Don't rush the process. 

We don't. You shouldn't, either.

All of the beautiful tanks you see featured here and in our social media feeds didn't get that way quickly. And the aquarists who manage these beauties didn't rush the process to get there. They were patient. Perhaps they WERE impatient at some point, but through the "school of hard knocks" and the acceptance of the realities of "hacking" things, they became VERY patient. You will become patient, too. 

Again, if you want to get a "tint" more quickly, we suggest that you incorporate some of the materials discussed above into your "initial load" of botanicals- but go slowly. Enjoy watching the tint "turn on" and seeing your microcosm evolve. There is an old (LOL) expression in reef keeping that "Nothing good happens quickly in a reef tank", and I think you could definitely take out the "reef" part and apply this logic to ANY aquarium type. 

So, "hacking" in the context of a botanical aquarium is a potentially detrimental, even lethal thing. Remember that part of the fun is creating your little aquatic world, and seeing the reactions of the animals and the overall aesthetics of your aquarium change regularly are extremely enjoyable. You should make it a habit of taking pics of your aquarium from the start to see for yourself (and to share with others) the amazing and very distinct changes that occur as your system matures and evolves over time. And you'll be surprised how dark the water can get in a relatively brief span of time.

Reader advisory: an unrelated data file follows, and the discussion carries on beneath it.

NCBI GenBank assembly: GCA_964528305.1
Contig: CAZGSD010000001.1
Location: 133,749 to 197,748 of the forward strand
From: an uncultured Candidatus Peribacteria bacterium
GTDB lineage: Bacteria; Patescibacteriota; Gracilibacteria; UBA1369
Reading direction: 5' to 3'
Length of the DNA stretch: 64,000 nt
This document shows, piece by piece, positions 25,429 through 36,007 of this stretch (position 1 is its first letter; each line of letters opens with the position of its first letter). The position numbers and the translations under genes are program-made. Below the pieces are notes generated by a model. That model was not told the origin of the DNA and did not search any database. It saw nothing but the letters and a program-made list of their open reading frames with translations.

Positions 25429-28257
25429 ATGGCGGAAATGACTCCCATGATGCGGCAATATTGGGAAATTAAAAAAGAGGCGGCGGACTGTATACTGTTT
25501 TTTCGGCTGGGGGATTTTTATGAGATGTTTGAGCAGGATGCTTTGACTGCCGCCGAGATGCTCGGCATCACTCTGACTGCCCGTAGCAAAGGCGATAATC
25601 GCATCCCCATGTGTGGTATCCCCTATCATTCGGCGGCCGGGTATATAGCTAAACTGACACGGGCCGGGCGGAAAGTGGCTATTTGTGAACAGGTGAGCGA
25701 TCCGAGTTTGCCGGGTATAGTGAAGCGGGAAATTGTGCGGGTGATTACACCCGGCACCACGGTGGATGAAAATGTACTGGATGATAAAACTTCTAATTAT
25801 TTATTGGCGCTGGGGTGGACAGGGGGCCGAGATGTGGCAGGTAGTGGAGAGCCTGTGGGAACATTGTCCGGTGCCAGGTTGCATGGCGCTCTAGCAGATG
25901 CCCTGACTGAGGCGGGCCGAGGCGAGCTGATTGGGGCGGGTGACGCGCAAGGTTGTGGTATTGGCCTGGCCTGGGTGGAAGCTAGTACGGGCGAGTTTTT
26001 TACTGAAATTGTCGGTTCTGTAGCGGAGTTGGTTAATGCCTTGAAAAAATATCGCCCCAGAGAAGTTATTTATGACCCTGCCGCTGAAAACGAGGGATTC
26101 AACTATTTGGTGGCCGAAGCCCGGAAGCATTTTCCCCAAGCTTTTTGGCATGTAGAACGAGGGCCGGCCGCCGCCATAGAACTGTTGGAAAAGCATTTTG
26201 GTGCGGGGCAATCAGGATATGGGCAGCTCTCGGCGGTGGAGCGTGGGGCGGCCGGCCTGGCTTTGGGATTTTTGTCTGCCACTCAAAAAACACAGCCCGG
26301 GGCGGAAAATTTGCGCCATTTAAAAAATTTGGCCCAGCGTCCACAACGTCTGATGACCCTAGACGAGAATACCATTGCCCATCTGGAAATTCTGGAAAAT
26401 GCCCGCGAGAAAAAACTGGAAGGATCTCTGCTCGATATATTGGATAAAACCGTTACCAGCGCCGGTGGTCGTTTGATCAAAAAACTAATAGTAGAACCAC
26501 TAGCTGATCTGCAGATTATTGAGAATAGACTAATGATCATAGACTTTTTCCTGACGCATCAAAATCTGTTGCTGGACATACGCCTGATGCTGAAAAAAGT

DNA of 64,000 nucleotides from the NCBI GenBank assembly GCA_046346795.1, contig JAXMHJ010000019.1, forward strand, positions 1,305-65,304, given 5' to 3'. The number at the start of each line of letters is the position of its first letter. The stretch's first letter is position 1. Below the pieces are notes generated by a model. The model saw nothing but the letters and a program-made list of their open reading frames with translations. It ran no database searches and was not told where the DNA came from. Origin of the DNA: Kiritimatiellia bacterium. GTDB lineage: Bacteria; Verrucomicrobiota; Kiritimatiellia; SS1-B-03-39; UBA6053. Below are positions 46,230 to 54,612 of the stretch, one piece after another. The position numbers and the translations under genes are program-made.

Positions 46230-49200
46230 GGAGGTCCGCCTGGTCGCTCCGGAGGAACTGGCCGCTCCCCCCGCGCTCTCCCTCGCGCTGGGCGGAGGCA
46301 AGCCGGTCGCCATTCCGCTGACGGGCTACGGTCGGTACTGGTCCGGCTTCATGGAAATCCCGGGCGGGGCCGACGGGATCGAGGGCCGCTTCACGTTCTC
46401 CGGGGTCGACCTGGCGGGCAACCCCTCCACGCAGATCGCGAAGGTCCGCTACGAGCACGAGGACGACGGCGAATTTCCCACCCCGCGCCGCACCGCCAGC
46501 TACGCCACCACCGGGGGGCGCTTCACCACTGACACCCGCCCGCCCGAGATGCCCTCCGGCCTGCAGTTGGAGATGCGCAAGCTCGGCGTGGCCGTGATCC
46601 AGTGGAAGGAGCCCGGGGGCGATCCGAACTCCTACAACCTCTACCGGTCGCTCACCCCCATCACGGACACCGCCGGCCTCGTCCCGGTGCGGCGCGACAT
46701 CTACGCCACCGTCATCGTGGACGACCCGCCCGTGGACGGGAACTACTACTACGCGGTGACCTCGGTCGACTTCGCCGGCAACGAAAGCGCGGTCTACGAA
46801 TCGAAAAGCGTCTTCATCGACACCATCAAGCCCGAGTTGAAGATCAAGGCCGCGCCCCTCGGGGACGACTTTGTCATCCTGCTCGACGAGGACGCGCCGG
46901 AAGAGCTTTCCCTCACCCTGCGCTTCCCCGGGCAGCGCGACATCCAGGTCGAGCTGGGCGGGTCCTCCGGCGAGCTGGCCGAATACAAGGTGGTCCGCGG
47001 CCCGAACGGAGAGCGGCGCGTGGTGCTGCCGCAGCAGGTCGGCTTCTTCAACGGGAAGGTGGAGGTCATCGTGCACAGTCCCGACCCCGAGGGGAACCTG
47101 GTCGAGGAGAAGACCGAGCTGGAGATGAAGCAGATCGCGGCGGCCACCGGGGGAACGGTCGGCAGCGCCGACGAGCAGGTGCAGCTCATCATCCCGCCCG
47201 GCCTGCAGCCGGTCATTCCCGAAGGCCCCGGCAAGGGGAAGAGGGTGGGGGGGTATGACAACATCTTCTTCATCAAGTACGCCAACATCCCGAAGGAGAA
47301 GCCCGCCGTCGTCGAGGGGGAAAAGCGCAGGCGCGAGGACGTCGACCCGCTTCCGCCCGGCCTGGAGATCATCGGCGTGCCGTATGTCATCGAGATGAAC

So don't look for "hacks."

No shortcuts. No rushing the process. Simply embracing and enjoying the journey at every phase.

It's totally worth it.

Today's simple, but important reminder...

Stay patient. Stay observant. Stay engaged. Stay in control.

And Stay Wet.

Scott Fellman

Tannin Aquatics 

 

 


Scott Fellman
Scott Fellman